But why have many African leaders kept quiet on these attacks despite the call for a United Africa?

It may be because the number of their citizens living in South Africa may not be a big deal. If the national interest of some countries is not directly affected, if their understanding with South Africa has not been vitiated, there will not be any good basis for them to do anything even though they have the obligation within the African Union framework to say something.

Also read: APARTHEID SOUTH AFRICA: Remembering Sony Okosun, Fela, Onyeka Onwenu, Majek Fashek

What they normally do is to keep quiet and allow the AU peace and security council to do the talking.

Another way of looking at it is why is Nigeria always at the forefront? The answer is not far-fetched. How many citizens of these countries that kept quiet have citizens as victims of the attacks? So there may not be legitimate reasons for much outcry. They cannot cry louder than those countries whose citizens were killed.

Another reason may be that they may not want to take an openly hostile approach to it. Diplomatic networking may be there, and they might have protested adopting a diplomatic approach to it silently in the hope that the problem might be resolved sooner or later and they wouldn’t want to lay a foundation for hostility in their bilateral understanding with South Africa. For instance, the extent to which the immediate neighbour of South Africa can be hostile is limited because they take advantage of the economic development of South Africa and in terms of security too, they need South Africa.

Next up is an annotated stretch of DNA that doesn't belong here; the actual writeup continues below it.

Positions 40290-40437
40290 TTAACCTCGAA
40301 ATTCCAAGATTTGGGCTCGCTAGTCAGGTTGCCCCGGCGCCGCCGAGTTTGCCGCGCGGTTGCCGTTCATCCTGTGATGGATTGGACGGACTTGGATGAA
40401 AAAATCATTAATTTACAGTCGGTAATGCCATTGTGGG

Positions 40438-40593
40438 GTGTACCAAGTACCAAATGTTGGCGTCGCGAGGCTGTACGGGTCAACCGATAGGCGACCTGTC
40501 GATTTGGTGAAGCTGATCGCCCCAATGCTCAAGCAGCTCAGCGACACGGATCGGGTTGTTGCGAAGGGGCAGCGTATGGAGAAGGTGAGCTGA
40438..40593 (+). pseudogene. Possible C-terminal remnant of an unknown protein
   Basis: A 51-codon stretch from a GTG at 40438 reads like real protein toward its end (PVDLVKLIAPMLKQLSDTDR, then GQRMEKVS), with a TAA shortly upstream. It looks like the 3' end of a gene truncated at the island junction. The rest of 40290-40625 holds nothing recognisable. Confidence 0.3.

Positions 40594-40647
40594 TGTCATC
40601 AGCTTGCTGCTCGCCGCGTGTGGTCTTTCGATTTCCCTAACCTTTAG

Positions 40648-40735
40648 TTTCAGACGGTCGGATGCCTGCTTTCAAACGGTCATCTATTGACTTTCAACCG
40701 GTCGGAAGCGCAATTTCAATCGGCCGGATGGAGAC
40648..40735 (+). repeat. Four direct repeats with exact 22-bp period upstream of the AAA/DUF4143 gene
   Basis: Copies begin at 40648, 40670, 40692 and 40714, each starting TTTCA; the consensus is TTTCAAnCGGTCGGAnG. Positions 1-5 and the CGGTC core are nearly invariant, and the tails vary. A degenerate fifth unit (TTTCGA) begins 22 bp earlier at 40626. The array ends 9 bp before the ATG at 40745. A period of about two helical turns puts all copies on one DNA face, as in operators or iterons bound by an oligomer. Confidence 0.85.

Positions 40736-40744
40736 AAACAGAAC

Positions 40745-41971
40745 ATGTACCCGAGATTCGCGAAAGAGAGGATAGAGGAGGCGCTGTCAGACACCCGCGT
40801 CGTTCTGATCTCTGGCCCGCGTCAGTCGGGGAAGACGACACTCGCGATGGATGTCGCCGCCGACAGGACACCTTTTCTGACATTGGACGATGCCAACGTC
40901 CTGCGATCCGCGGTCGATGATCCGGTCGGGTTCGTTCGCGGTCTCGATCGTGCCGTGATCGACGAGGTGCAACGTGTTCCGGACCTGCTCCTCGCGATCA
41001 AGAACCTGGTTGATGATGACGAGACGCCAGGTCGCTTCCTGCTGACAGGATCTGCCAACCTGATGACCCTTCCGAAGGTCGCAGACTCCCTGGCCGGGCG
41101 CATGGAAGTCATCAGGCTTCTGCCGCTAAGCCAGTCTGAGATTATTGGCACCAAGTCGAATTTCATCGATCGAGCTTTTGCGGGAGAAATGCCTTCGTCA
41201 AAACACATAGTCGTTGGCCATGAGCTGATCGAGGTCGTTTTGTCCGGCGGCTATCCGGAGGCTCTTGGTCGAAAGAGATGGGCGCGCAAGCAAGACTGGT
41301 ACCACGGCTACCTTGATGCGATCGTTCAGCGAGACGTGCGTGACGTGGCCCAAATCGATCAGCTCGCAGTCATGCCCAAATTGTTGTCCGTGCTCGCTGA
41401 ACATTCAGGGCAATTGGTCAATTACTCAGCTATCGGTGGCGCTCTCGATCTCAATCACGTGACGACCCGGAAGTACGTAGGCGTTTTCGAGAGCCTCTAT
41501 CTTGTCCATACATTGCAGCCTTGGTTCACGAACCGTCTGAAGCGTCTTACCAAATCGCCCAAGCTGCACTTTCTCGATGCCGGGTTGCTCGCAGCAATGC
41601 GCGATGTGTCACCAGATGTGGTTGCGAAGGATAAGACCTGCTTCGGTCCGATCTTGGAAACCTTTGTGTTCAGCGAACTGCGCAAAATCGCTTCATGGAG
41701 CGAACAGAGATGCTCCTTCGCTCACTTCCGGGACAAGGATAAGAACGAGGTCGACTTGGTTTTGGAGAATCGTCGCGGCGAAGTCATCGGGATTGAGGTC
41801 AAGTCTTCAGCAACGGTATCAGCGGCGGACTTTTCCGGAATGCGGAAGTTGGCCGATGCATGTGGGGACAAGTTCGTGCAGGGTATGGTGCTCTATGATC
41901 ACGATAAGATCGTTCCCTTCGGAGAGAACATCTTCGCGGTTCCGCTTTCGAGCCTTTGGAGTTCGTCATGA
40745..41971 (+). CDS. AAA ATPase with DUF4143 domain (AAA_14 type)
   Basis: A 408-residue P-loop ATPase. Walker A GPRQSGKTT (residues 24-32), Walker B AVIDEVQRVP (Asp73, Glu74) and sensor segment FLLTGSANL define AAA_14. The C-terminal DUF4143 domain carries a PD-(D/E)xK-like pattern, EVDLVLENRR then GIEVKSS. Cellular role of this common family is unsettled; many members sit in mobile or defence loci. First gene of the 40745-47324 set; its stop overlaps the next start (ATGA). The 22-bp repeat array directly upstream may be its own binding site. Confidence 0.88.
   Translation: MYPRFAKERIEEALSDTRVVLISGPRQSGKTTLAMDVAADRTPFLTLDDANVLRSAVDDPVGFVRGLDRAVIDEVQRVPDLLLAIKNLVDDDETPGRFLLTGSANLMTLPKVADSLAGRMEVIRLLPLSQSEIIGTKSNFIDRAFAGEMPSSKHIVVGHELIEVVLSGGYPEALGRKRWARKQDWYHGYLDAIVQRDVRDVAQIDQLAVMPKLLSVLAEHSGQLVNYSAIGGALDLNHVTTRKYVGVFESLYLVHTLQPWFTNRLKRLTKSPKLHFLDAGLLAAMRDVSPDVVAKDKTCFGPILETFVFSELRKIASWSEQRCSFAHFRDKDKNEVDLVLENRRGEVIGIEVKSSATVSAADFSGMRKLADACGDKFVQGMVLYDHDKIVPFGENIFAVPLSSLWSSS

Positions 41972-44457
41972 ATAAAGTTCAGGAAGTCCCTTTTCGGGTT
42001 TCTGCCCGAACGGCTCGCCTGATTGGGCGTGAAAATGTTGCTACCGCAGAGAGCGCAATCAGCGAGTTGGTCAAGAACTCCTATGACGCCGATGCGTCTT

In fact, many countries of Southern Africa will have a special understanding with South Africa as they are like the landlord to these countries around them. So they wouldn’t want to change the nature of their peaceful bilateral understanding with South Africa

In international relations, there are proactive measures and engagements used in addressing the perceived crisis. Why did it escalate to this level without intervention and resolution?

The AU had been condemning this before now. It is not that African leaders have been condoning the attacks. It is on record that at all times when attacks take place in South Africa, the AU always condemned the attacks but the issue is that the African Union does not have any multilateral force to go enforce a solution there.

The second point is that it is not a civil war so the AU cannot mobilize soldiers from member states to go there. The attacks on foreigners in South Africa falls on the framework of jurisdictional competence of the government of South Africa. So it’s an internal problem which the government of South Africa has the responsibility to address.